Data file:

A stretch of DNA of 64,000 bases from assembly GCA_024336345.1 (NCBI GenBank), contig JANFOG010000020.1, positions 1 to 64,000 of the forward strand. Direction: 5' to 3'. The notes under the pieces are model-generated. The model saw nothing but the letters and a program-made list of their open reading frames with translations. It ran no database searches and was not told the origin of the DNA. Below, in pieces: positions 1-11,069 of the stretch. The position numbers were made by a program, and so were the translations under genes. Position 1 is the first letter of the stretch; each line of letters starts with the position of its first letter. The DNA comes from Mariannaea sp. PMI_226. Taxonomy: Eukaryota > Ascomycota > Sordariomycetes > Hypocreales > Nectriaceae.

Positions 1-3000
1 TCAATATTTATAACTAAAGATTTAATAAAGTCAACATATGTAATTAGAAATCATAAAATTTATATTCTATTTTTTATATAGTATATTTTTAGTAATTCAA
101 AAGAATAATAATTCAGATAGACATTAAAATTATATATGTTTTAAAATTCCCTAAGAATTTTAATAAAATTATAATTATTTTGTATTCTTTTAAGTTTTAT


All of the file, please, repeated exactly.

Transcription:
A stretch of DNA of 64,000 bases from assembly GCA_024336345.1 (NCBI GenBank), contig JANFOG010000020.1, positions 1 to 64,000 of the forward strand. Direction: 5' to 3'. The notes under the pieces are model-generated. The model saw nothing but the letters and a program-made list of their open reading frames with translations. It ran no database searches and was not told the origin of the DNA. Below, in pieces: positions 1-11,069 of the stretch. The position numbers were made by a program, and so were the translations under genes. Position 1 is the first letter of the stretch; each line of letters starts with the position of its first letter. The DNA comes from Mariannaea sp. PMI_226. Taxonomy: Eukaryota > Ascomycota > Sordariomycetes > Hypocreales > Nectriaceae.

Positions 1-3000
1 TCAATATTTATAACTAAAGATTTAATAAAGTCAACATATGTAATTAGAAATCATAAAATTTATATTCTATTTTTTATATAGTATATTTTTAGTAATTCAA
101 AAGAATAATAATTCAGATAGACATTAAAATTATATATGTTTTAAAATTCCCTAAGAATTTTAATAAAATTATAATTATTTTGTATTCTTTTAAGTTTTAT